The?SEIU?has been criticized by some, like Worker Center Watch,?for using the Fight for $15 protests as a way of bypassing labor laws to more easily unionize fast food workers.?According to a report from the Center for Union Facts, a minimum wage increase would benefit the?SEIU?directly while hurting non-unionized?SEIU?competitors.

Additionally, unions often seek exemptions from the very minimum wage laws they support.?According to the report, ?Labor?s Minimum Wage Exemption,??which was released by the U.S. Chamber of Commerce in December, this is to encourage unionization by making membership a?low cost?alternative for employers. Los Angeles union leader Rusty Hicks was accused of just that when?asked for an exemption for unionized businesses?from the very wage increase he advocates for. Now he is pushing for Long Beach to go forward with its own increase.

Follow Connor on Twitter

A Lone Voice ? Voting Against the Minimum Wage Hike in L.A.

Minimum wage1City Councilman Mitchell Englander was the lone no vote against raising the minimum wage in Los Angeles to $15 an hour. It would be over the top to suggest his stand was akin to Gary Cooper in?High Noon?? one man standing against the threat to the town ? but suffice it to say it was important for someone to stand up and point out the concerns raised by the business community and others. The minimum wage issue is not as clear-cut as the lopsided vote in the L.A., City Council would indicate. Important issues surrounding the implementation of the minimum wage must be raised.

Englander explained his reasoning in a Los Angeles Times?opinion piece?last Monday.

Some excerpts:

?This wage increase may hurt the very people it is designed to help. Most minimum wage jobs are in low profit-margin industries or small businesses that are easily relocated to one of more than two dozen cities bordering Los Angeles. Many of these cities have minimum wages substantially lower than $15 an hour. This competitive disadvantage doesn?t support local job creation or retention.?

?Representatives of both the business and nonprofit/charitable communities testified that they will be forced to reduce hours or staff size to comply with the new policy.?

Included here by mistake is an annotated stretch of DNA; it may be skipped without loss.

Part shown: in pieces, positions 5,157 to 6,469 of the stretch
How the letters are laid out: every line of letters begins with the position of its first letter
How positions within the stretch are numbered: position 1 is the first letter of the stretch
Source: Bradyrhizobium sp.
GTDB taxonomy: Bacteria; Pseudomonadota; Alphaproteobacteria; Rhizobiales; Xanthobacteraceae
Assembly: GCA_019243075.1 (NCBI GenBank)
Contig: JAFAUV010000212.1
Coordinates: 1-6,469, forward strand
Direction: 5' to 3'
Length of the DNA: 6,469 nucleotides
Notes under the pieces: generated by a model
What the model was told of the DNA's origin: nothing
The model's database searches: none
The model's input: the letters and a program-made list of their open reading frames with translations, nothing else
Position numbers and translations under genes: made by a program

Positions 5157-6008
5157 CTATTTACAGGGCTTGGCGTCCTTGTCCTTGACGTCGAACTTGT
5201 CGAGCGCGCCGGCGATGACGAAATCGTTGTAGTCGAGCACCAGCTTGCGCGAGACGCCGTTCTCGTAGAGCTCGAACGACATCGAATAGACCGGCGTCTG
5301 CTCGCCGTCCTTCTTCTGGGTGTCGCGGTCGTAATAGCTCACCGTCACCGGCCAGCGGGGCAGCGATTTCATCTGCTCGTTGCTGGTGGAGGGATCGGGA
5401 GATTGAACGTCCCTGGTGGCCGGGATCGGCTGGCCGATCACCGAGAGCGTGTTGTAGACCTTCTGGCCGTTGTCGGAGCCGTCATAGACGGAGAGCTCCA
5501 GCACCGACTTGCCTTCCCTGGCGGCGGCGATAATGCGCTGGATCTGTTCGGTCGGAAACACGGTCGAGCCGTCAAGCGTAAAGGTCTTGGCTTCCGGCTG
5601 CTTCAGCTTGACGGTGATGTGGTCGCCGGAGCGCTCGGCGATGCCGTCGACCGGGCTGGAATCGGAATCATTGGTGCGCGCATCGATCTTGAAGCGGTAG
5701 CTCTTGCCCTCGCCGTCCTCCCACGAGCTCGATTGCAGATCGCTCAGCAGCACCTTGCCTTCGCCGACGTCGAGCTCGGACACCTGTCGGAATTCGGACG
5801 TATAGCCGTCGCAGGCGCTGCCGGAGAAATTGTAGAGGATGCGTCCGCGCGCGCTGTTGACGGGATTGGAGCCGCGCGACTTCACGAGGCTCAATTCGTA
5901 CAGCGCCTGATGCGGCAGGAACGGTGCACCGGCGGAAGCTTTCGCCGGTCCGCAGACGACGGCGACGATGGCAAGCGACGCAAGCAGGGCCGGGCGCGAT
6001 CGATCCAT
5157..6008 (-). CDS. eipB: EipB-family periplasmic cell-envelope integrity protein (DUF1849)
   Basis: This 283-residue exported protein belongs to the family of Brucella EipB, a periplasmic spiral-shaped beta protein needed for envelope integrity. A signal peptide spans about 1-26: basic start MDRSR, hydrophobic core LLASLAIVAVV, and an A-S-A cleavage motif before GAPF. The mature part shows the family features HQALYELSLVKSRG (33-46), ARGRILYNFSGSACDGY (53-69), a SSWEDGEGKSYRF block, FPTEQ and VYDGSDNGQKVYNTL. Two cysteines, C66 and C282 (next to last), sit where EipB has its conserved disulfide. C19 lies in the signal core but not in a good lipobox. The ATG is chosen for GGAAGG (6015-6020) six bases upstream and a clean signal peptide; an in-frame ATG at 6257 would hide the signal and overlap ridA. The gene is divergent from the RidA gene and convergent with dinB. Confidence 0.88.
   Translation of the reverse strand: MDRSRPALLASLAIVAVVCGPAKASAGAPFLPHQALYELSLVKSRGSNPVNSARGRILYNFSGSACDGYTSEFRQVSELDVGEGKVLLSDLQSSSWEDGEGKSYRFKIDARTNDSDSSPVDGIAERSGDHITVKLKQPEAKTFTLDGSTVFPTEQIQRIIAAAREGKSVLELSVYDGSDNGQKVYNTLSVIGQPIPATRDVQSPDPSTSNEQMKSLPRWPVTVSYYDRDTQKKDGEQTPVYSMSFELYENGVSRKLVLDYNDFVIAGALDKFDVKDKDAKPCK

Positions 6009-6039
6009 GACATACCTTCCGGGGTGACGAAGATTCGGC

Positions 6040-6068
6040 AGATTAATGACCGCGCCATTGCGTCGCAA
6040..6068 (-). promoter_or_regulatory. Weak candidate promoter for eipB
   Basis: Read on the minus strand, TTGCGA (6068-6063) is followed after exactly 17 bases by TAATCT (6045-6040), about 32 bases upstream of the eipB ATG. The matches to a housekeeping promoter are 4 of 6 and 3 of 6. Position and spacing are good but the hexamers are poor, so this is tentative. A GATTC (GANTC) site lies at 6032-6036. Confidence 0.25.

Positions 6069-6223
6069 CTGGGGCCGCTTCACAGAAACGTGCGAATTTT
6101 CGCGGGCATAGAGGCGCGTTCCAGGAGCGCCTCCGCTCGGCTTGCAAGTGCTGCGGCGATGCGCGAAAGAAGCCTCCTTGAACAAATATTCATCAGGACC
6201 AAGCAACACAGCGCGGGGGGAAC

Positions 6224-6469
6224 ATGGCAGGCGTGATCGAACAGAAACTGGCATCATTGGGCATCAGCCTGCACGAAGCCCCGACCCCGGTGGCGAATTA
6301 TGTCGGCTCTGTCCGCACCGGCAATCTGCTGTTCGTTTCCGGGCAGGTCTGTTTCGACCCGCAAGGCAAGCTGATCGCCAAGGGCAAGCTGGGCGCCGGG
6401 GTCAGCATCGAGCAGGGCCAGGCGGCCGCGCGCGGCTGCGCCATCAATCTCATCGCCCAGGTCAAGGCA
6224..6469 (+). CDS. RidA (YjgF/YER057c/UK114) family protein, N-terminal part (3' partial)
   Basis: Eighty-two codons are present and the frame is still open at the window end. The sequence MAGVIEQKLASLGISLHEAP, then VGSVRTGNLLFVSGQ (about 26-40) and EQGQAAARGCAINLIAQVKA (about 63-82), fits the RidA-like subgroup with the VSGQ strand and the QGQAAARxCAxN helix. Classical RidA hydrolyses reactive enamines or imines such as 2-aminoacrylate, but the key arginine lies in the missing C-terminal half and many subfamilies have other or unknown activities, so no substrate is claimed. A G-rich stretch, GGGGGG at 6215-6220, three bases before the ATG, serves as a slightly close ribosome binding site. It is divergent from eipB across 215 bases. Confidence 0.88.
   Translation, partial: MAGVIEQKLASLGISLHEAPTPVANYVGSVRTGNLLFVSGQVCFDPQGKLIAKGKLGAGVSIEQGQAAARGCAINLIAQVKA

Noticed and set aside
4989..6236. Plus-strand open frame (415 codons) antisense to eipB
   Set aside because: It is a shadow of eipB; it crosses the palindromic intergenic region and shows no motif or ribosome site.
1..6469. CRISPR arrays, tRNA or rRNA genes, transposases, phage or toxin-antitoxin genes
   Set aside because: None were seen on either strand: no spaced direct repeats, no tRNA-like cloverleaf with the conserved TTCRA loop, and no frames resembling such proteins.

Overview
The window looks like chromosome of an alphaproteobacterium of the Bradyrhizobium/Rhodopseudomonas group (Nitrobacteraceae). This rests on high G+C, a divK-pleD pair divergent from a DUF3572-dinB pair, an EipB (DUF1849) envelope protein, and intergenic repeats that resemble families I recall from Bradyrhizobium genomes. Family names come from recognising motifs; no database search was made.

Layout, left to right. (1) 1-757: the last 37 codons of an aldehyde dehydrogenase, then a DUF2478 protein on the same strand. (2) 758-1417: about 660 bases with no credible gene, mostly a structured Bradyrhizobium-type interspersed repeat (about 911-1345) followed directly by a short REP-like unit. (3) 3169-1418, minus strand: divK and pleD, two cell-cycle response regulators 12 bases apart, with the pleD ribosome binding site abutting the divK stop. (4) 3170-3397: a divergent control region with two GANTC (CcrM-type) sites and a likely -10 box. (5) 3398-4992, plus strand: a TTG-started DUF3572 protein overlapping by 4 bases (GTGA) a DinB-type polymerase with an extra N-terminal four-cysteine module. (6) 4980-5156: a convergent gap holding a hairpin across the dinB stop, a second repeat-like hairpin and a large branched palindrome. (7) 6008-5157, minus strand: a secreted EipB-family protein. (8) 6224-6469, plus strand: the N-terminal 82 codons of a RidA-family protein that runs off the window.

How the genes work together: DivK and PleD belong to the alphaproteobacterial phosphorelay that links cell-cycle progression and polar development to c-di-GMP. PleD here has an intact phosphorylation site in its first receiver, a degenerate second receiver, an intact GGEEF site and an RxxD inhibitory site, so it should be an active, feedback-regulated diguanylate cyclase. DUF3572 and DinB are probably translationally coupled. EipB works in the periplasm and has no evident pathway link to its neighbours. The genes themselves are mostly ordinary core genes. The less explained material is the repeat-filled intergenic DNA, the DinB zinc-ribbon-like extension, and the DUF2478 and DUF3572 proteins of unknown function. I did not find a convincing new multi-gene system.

?Minimum-wage increases by themselves do nothing to expand the middle class. In order to do this we need to create an educated workforce, bringing back trade training and shop classes to our high schools and encouraging a clear and affordable pathway from two-year colleges to four-year universities and beyond.?

?I voted no on the increase because cost-benefit analyses show that the disproportionate burden to business is not balanced by a guaranteed benefit to the impoverished, or to the local economy.?

Englander?s reasoning obviously did not sway other members of the council. But while the city can create laws to control business ? one law they are discussing is to require a minimum wage for workers whose home base is outside of Los Angeles but their work brings them into the city for at least two hours ? city council members cannot repeal the laws of economics. They will be consequences to the council?s actions.

The minimum wage increase is not the only mandate faced by many businesses in California. Required minimum wages, mandated time off, fees, and taxes add to business costs making it tougher and more complicated to do business in California.

Englander was right to make his lonely stand so that these issues can be aired and remembered.

Originally published at Fox and Hounds Daily

Fed?s monetary policies stoke income inequality

MoneyIncome inequality has been in the public consciousness recently, causing policymakers to redouble our efforts to remediate poverty and preserve what is left of the middle class. But aside from a small group of contrarian economists, few people, and most certainly few policymakers, have been willing to discuss the primary cause of income inequality in the last generation.

When Congress created our central bank, the Federal Reserve, its missions were to be a ?banker?s bank,? a lender of last resort for banks whose deposits were overextended or loans oversubscribed, and to hold enough gold in reserve to meet the needs of the nation during economic panics. Those functions are how it got its now somewhat deceptive name, which implies that the Federal Reserve is a place where money is stored ?in reserve.?

In modern times the Federal Reserve?s primary undertaking has been tinkering with interest rates, to fulfill its modernized mandates of controlling inflation and assuring full employment. It hasn?t done a great job at either, and has created a damaging wealth disparity that will affect our nation for generations.

American wealth disparity now exceeds the vast chasm of the Gilded Age, immediately before the Great Depression. Income inequality in the U.S. is so extensive that our own CIA compares us to such kleptocracies as Cameroon and Russia. A short, 10-minute drive through Los Angeles exposes this disparity, in our own backyard. California of the future runs the risk of devolving into Marie Antoinette?s France, where the oblivious rich ostentatiously display their fortunes, while scores of commoners look on with a mix of envy and rage.

The Federal Reserve plays the predominant role in this condition. In the last decade, it has created trillions of dollars and kept interest rates epochally low. ?Printing? money invariably leads to inflation somewhere, and for a long time, the Fed?s actions drove up the cost of everything from food to gasoline. To avoid runaway inflation, our nation had to change. The last domino before runaway inflation is wage inflation. To keep up with the rising cost of goods, wages must increase too. But this has not happened. The average family today makes about as much as they did in 1980.